Sunday, November 23, 2014

When tragedy strikes in a community association

Very recently, a manager I know and worked with was viciously attacked while on duty in his community. A former employee walked into the management office and shot this unsuspecting young man in the head.

People I know asked me what could have been done to prevent this tragedy from occurring. It is always easy to be a Monday-morning Quarterback, but the fact remains that if someone is intent on doing you harm, he or she can usually find a way.

That being said, this attack does necessitate an important discussion about how to protect an association's employees, directors and residents. Whenever you are dealing with volatile personality types, it is important to plan thoughtfully. We have previously seen violence in community associations where a resident attacked a director and vice versa. We have also seen resident vs. resident crime. director vs. director crime and resident vs. manager and director vs. manager attacks. Sadly, no group is immune from being attacked or being the attacker.

What if you don't know someone has such a personality? Well, hiring decisions should not be taken lightly. In this case, a thorough personality screening of this employee may or may not have revealed a history of mental illness or highlighted other troubling personality issues. Given how some people react to bad news, terminating an employee might also require speaking with a professional ahead of time to frame the news in the best possible light and to take all necessary precautions should the employee present a problem immediately upon learning of the termination.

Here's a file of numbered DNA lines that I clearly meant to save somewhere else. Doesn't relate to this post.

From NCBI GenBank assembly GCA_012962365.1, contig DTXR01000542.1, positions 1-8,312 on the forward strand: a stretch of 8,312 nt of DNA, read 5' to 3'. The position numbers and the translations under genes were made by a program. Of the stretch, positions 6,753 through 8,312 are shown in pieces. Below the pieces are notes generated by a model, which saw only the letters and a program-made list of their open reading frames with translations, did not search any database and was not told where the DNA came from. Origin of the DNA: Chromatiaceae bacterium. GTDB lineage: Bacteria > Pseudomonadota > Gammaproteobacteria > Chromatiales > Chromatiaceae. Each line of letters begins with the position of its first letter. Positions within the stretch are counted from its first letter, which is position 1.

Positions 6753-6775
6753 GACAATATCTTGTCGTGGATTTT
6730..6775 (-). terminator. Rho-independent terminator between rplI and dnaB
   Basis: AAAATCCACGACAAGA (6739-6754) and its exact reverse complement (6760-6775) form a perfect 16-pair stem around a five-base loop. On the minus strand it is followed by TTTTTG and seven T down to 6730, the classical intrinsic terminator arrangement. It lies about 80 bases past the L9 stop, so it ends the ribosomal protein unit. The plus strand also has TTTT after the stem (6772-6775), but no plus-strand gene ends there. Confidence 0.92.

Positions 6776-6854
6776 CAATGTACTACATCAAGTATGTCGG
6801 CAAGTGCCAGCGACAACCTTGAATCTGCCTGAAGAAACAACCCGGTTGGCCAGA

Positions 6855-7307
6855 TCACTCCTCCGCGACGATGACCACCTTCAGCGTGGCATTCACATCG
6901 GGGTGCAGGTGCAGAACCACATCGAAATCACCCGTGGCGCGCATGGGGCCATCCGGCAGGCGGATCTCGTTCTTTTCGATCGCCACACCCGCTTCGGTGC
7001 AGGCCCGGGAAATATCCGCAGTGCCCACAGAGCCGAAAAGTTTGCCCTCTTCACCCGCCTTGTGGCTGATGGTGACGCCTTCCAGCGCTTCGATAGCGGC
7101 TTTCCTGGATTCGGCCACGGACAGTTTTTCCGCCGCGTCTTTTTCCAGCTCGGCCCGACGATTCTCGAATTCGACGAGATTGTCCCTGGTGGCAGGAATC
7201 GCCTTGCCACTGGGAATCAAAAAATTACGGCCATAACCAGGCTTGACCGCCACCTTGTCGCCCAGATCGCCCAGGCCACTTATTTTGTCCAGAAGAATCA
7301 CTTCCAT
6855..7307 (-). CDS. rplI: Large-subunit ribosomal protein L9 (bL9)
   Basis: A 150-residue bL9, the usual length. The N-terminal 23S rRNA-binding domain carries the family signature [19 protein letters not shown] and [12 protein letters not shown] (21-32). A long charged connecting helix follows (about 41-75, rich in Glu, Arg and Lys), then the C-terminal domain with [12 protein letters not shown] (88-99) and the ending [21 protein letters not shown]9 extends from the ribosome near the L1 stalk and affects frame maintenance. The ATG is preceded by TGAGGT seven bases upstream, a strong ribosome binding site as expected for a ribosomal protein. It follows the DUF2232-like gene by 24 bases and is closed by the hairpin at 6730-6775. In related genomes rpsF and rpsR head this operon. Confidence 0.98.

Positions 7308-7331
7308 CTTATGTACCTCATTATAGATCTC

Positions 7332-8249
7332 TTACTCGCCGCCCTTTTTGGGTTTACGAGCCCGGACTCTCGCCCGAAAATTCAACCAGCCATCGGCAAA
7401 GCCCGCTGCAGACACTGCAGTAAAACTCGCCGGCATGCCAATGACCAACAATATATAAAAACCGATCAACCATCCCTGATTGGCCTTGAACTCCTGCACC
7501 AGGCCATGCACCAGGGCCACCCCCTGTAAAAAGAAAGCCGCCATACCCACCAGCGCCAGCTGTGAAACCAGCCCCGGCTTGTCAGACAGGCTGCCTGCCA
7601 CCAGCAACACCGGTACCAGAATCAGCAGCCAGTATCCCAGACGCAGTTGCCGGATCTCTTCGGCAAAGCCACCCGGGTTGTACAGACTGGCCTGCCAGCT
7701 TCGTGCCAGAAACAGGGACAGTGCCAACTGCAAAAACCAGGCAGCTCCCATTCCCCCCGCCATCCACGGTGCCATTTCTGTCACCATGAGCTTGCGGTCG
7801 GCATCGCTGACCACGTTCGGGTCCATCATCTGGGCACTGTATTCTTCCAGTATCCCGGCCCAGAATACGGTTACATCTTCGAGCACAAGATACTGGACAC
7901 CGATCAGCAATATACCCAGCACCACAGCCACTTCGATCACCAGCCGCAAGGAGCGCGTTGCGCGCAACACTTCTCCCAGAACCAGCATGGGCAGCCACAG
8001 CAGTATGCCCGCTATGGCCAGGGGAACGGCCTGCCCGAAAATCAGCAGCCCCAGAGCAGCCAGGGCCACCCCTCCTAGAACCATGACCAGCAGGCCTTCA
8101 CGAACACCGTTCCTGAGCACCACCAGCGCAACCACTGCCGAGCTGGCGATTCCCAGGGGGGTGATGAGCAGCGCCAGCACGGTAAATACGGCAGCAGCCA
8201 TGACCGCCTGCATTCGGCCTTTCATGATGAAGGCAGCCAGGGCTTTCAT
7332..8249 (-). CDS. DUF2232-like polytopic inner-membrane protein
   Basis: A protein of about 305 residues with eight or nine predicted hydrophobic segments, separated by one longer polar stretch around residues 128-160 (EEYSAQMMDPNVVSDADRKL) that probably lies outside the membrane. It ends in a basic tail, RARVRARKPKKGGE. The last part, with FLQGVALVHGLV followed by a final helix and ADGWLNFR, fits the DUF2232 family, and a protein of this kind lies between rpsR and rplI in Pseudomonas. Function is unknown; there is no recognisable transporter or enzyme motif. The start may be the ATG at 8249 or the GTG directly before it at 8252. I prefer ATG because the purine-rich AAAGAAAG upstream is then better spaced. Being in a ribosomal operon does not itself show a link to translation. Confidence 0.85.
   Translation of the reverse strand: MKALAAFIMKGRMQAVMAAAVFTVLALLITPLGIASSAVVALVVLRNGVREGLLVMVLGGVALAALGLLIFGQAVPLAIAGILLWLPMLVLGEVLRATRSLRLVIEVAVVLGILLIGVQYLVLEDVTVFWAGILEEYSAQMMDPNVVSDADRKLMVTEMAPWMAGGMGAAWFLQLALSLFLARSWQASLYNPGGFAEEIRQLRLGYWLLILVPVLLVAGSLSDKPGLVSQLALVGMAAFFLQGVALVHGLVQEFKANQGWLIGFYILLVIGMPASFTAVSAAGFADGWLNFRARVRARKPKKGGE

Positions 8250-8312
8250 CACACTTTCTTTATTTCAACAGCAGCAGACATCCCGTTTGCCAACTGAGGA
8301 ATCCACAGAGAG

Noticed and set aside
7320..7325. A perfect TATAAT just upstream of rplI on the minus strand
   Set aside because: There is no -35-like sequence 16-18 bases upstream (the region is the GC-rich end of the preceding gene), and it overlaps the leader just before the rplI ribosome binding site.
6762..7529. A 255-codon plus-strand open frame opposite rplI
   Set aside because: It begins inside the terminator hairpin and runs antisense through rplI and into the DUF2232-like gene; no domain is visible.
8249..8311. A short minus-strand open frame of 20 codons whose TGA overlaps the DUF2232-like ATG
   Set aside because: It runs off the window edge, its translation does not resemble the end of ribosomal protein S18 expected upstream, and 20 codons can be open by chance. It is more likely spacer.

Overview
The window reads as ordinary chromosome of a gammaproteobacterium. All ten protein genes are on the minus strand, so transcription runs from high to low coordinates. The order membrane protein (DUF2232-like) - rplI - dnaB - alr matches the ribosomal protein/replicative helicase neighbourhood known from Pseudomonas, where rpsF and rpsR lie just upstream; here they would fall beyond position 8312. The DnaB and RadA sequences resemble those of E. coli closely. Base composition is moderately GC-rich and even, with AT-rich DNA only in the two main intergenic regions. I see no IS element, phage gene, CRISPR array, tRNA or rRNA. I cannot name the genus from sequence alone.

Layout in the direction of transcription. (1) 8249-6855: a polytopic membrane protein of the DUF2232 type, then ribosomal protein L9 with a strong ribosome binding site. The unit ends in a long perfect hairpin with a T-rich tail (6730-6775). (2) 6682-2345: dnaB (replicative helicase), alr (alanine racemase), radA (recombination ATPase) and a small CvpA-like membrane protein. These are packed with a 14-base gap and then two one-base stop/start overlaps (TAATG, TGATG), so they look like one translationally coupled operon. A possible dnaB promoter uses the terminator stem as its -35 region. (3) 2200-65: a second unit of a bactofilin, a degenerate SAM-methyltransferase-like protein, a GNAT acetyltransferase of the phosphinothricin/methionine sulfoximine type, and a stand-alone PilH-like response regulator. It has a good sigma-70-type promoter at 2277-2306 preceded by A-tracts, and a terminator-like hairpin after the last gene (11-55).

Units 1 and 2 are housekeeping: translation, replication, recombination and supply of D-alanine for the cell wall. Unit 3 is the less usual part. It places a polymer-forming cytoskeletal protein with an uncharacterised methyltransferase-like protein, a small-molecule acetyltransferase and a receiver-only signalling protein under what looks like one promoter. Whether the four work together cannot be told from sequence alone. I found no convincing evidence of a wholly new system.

If you have any inkling that a resident, employee or director may have violent tendencies, you must take immediate steps to defuse the situation, reach out to all appropriate professionals and service agencies and do not go it alone. Can the management office be equipped with a metal detector? Of course, but how many communities want to go to this extreme?

Fortunately, Jeremy Holland, the manager who inspired this blog, is recovering with the help and overwhelming support of his family, friends and the community he served.

1 comment:

  1. Short of requiring all employees to take the TSCS (Tennessee Self Concept Scale) exam on personality, (which also has some flaws), there is no means of assessing human personality and any issues in an employees personal life that may impact their cognitive reasoning in a work environment. "Things happen." Speak to employees, get to know a little about their family/personal lives, things they like/don't like which can be good indicators of how to treat them at work to provide as good of a work environment as possible.

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